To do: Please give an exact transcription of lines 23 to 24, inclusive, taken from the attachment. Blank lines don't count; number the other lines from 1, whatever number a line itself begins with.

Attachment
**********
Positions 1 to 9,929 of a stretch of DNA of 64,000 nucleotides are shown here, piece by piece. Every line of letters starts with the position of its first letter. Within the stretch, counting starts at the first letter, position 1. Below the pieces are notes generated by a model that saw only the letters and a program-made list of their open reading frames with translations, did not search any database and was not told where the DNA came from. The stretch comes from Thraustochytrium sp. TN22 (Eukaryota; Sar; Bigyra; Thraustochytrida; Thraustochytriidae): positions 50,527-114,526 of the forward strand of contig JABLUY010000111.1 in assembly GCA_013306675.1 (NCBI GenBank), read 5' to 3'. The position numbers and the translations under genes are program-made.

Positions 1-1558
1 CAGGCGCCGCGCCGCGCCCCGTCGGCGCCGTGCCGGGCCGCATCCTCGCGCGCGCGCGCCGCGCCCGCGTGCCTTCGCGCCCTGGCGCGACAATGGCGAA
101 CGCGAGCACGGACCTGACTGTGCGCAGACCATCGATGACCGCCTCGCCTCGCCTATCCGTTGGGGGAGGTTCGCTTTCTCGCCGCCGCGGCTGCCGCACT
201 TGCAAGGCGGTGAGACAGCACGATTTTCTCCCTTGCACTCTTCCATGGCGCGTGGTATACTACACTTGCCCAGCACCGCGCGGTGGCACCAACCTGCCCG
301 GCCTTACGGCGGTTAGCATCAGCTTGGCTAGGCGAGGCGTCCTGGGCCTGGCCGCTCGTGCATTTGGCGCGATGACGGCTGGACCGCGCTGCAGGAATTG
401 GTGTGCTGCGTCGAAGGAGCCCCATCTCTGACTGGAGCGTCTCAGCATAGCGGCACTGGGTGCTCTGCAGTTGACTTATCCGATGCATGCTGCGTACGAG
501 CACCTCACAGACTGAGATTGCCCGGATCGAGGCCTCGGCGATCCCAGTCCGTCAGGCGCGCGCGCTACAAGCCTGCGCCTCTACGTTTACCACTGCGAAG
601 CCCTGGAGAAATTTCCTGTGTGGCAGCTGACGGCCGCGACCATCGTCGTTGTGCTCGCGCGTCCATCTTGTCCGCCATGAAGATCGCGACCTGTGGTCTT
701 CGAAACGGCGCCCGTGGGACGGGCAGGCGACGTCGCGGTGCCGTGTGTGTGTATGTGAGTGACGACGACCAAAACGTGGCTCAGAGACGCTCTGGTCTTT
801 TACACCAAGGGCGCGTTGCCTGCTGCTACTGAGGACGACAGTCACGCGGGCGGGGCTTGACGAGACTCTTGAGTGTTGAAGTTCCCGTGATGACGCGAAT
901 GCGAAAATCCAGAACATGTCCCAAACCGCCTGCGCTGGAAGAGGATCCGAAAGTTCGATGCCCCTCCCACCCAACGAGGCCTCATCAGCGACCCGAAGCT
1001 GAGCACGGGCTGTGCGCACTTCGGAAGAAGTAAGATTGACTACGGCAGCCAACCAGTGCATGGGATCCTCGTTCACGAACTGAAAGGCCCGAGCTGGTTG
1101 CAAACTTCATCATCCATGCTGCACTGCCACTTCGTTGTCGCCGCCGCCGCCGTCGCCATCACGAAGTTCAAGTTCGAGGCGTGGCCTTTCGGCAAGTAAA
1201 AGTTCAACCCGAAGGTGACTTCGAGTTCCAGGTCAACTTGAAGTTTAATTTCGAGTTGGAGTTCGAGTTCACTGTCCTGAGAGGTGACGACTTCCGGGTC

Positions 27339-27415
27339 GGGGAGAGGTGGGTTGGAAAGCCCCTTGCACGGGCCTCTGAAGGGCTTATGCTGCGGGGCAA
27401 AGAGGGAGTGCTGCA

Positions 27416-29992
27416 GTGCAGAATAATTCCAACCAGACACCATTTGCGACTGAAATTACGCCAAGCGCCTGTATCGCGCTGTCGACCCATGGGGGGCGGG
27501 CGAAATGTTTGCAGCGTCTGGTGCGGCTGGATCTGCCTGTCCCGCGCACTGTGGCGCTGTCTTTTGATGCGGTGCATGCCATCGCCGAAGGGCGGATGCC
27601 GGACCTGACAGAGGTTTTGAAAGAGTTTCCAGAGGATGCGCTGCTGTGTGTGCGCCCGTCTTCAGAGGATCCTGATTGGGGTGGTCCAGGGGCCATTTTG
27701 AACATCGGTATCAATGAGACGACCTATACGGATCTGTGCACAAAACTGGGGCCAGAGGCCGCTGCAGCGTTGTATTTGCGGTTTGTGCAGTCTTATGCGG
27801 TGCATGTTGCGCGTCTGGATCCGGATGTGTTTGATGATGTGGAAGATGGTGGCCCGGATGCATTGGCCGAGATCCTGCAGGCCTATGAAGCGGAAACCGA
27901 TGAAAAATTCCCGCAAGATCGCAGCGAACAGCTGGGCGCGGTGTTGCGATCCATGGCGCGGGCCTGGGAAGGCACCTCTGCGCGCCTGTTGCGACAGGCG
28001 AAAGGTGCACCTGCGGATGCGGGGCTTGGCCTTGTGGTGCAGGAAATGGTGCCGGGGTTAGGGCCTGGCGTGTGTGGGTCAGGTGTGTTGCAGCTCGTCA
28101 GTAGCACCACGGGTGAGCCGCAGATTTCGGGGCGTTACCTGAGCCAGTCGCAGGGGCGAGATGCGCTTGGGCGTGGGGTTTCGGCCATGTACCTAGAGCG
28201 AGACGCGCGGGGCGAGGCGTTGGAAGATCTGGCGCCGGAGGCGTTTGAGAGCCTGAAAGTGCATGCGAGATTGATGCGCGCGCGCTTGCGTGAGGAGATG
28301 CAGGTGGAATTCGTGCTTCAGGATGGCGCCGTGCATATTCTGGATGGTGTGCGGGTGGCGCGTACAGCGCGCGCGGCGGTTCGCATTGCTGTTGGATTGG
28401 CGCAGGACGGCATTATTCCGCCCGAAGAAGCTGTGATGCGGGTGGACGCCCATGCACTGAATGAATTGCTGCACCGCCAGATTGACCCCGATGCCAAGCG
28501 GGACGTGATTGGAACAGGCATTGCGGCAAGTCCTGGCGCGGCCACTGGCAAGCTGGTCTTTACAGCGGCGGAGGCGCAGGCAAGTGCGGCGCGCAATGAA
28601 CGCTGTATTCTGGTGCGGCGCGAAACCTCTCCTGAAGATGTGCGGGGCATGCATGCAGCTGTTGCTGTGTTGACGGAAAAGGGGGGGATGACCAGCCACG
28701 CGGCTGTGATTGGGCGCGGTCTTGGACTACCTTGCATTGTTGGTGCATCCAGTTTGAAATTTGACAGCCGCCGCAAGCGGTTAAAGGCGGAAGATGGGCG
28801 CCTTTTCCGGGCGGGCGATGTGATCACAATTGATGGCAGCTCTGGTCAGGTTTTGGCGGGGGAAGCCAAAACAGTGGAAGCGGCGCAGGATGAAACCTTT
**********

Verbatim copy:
27701 AACATCGGTATCAATGAGACGACCTATACGGATCTGTGCACAAAACTGGGGCCAGAGGCCGCTGCAGCGTTGTATTTGCGGTTTGTGCAGTCTTATGCGG
27801 TGCATGTTGCGCGTCTGGATCCGGATGTGTTTGATGATGTGGAAGATGGTGGCCCGGATGCATTGGCCGAGATCCTGCAGGCCTATGAAGCGGAAACCGA